|Book Details :|
Troubleshooting and Repairing Commercial Electrical Equipment by David Herres
About the PDF Book Author
David Herres is the owner and operator of a residential and commercial construction company. He obtained a Journeyman Electrician’s License in 1975, and has certificates in welding and wetland delineation, along with experience with elevators.
Beginning in 2001, Mr. Herres has focused primarily on electrical work, upgrading his license to Master status.
The author of an article for Electrical Construction & Maintenance on complementary writing methods, he has written nearly 70 articles on electrical and telecom topics. Mr. Herres resides in Clarksville, New Hampshire.
This book is offered up in the hope that it will provide a gateway to greater knowledge and expertise in the fascinating field of electronics, and specifically that it will provide the reader with intellectual tools needed to successfully diagnose and repair electrical equipment.
Our primary focus is commercial and industrial machinery, but overlap is inevitable, so we find ourselves considering everything from three-way switches in a residence to the International Space Station in the sky above us.
A certain amount of knowledge is presupposed. It is assumed that the reader, like most people in today’s wired world, knows the difference between direct and alternating current,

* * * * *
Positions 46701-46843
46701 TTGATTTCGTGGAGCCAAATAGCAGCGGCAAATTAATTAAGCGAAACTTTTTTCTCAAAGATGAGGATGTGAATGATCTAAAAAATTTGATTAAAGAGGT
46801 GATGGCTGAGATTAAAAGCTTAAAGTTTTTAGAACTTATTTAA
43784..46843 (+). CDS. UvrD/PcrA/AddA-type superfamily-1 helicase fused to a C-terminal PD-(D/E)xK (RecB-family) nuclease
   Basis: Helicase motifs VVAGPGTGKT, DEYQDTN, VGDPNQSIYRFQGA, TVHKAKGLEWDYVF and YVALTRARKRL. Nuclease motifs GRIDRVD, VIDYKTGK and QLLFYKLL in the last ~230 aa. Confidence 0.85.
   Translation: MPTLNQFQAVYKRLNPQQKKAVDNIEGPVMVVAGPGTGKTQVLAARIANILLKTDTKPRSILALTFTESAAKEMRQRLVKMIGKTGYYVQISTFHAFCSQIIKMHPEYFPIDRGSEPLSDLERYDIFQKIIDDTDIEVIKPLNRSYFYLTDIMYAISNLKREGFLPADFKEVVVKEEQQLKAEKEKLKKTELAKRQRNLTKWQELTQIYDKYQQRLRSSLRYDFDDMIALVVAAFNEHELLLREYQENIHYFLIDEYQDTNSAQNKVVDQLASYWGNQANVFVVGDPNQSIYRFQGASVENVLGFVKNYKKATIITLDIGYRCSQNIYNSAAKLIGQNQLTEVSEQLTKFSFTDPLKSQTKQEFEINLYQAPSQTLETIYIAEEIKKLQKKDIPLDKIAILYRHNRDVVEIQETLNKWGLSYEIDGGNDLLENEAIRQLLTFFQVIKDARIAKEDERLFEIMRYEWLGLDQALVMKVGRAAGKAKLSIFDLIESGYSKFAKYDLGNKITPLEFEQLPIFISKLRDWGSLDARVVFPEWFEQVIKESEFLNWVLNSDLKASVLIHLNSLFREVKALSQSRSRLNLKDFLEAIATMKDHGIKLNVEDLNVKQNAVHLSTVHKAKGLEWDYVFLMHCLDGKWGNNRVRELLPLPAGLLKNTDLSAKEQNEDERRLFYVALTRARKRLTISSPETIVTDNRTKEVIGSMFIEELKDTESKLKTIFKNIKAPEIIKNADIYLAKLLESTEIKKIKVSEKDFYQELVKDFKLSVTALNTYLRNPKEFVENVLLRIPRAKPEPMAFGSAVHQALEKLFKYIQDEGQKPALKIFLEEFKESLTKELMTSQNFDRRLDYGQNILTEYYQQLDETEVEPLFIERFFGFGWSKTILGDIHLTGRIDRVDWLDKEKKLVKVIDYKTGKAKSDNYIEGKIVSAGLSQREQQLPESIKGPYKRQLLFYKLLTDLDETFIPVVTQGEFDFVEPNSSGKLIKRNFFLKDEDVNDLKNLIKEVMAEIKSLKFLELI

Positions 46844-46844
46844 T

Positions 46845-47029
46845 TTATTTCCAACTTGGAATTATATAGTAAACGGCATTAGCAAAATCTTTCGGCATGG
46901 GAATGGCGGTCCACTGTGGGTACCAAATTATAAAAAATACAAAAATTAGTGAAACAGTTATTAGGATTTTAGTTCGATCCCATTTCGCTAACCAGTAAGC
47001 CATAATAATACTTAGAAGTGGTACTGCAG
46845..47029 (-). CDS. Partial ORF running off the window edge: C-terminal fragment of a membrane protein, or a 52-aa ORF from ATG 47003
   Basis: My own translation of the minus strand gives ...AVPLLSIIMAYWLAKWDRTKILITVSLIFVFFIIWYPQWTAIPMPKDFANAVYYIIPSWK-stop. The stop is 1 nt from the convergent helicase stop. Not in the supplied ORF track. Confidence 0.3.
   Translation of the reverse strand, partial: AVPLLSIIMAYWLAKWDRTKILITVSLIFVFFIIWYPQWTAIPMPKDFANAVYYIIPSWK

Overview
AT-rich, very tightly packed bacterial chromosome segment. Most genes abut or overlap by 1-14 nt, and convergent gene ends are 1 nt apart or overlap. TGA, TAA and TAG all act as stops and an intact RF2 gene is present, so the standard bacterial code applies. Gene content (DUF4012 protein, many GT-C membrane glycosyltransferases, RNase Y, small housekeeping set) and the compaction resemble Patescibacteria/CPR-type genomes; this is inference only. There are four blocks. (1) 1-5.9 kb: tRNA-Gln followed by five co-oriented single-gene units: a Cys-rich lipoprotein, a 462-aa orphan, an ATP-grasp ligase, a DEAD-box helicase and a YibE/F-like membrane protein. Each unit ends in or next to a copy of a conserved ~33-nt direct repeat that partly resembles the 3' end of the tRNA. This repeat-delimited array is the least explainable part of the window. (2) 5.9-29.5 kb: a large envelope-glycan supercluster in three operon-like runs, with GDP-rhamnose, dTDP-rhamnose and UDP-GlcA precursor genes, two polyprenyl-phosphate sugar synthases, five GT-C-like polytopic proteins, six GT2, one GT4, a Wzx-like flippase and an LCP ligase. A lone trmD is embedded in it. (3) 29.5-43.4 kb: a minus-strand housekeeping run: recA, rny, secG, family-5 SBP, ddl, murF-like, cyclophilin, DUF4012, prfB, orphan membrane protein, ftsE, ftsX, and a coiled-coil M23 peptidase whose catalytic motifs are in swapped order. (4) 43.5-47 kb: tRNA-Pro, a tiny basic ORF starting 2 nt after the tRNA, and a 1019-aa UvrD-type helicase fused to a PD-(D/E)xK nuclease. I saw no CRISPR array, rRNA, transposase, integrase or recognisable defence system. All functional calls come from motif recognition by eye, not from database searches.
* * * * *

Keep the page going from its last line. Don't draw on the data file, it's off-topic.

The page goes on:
That two conductors are (usually) required to complete a circuit, and that receptacles are wired in parallel daisy-chain style while switches are placed in series with the load.
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If you have no idea what I am talking about, consult some of the elementary tutorials that are available online before proceeding. Otherwise, you are good to go.
As for mathematical savvy, we presuppose a knowledge of high-school algebra. You do not need a background in trigonometry or calculus to understand what is discussed in this book.
To review some basics, refer to Stan Gibilisco’s excellent Everyday Math Demystified, Second Edition, McGraw-Hill, 2013. Another helpful reference by the same author is Electricity Demystified, Second Edition, McGraw-Hill, 2012.
Before diving in, please be aware that there are tremendous moral and legal implications whenever you work on an electrical infrastructure or equipment that your co-workers or members of the public may approach.
Every design detail and electrical termination has to be right; otherwise, a hazard is built into your work. The result can range from an inconvenient outage to a tragic inferno.
I have a lot to say about electrical hazard mitigation in my previous McGraw-Hill book, 2011 National Electrical Code Chapter By Chapter.
I have also written numerous magazine articles on electrical topics and many are archived on my website, www.electriciansparadise.com.
I welcome your thoughts and comments. Write to me at [email protected]
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